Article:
I'm writing this review for Diverse Book Tours (Woohoo!), and received a copy of Christine's Odyssey in exchange for my honest review. So, here it is…
First, I should say that I originally thought this was a mid-grade book, and when I started reading it I thought the designation was crazy because it is DEFINITELY NOT a mid-grade book. The heroine of the story is eleven years old, but that doesn't make the content appropriate for middle-schoolers. There are some fairly gory, violent moments, but I'll get to that later.
The story is set in Jamaica and written by a Jamaican woman, so it's probably pretty authentic in description of customs, language, and setting. Not a lot of time is devoted to describing things, but the feeling of the place comes up naturally as the story progresses. I enjoyed spending time in a warmer part of the world, especially since it's so freezing cold here right now.
I liked how gritty and realistic the story stayed as I followed Christine's thoughts and actions (even though I can't say that was actually enjoyable. It wasn't supposed to be), and how the voice changed when the story was told through the eyes of adults. This would be a good book for people who want to understand adopted and foster kids better. Obviously, not all kids go through the same crazy things Christine did, but they go through other crazy things and many of them just as bad. There were times when the girl's thoughts seemed a little too heavy-handed, along the lines of "If my mom doesn't love me, how could anyone else love me?" which I think a lot of people feel, but probably eleven-year-olds don't articulate it. But it didn't happen often and it wasn't unforgivable.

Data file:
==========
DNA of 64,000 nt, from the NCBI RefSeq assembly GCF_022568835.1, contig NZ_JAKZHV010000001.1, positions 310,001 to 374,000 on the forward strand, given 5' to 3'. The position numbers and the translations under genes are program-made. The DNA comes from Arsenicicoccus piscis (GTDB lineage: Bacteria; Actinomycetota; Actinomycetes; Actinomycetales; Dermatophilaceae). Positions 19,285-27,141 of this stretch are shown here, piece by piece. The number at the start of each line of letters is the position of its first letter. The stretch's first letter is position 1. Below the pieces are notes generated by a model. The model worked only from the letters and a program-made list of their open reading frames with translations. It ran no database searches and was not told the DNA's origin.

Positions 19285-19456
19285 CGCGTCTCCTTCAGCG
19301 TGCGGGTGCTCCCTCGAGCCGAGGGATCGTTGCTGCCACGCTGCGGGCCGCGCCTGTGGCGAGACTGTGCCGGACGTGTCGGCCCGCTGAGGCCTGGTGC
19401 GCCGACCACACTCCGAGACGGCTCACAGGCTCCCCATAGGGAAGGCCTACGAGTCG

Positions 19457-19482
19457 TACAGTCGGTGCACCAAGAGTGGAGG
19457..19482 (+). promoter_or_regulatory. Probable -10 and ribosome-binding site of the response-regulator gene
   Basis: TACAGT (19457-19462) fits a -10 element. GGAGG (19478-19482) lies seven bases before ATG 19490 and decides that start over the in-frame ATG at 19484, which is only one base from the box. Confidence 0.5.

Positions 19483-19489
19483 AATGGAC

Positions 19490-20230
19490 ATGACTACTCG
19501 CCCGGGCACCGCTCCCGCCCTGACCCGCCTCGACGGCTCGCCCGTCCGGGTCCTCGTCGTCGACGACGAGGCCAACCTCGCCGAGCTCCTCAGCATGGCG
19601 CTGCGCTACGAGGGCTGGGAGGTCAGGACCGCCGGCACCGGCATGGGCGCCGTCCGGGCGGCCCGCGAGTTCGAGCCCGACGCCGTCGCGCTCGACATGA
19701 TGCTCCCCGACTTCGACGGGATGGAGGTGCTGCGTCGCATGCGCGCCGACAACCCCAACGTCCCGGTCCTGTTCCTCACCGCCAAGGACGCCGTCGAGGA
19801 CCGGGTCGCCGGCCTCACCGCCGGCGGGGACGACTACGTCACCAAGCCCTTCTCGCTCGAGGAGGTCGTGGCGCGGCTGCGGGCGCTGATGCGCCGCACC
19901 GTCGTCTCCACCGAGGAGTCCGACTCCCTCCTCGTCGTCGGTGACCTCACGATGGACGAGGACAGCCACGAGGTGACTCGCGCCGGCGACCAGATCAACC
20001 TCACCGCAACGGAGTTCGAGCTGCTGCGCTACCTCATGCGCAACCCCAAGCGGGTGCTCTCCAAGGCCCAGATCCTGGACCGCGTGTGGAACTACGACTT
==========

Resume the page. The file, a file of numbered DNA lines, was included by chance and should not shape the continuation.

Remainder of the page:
The mood of the book is fairly dark, not surprising considering the content, and doesn't start to lighten until near the end. Because of this, I probably wouldn’t have read it if I hadn't signed up for the book tour, but I'm glad I did. I'll have to read a couple fun, lighthearted books before I go on to the next in the series because I don't do dark very well, but I'll eventually read book 2.
There were few editing issues and the story flowed well, with the exception of some formatting problems. At times I had difficulty following conversations because the paragraphs were broken up in odd places and I had to re-read to figure out who was talking. It seemed like the hard return had been placed instead of spaces, or something. Similarly, there were several times when a section was ended by the scene-end marker, but the scene hadn't actually ended and the point of view had not changed. I didn't get that at all and it annoyed me a little, but not enough to get me ranting or anything. Also, once or twice the scene actually did change without warning. One minute Christine was sitting under the tree and the next someone was hugging her in the living room. I re-read a couple times to figure out what was going on.
I got frustrated with the adults in the book quite a few times, but I was supposed to so that's not a downside. It's infuriating that people can be so selfish and weak. Not saying I'm never that person, but a few times in the book, adults (even adults we're supposed to like) made choices that were just wrong for the sake of their own convenience. Rather than seeing this as a weakness in the book, I see it as a call to see our own weakness and consider inconveniencing ourselves for the sake of others. I'm further encouraged to consider adopting older children when my own (adopted) child is older.
Language: I remember one time when 'Jesus' was used as a profanity, and that's it.
Sexual Content: None.
Violence: Some beatings and surprisingly graphic violence near the beginning.
Over-all Message/Plot: This isn't plot-heavy fiction. I recommend to anyone who enjoys realistic drama and doesn't mind that most of the book is told from the point of view of an eleven-year-old.
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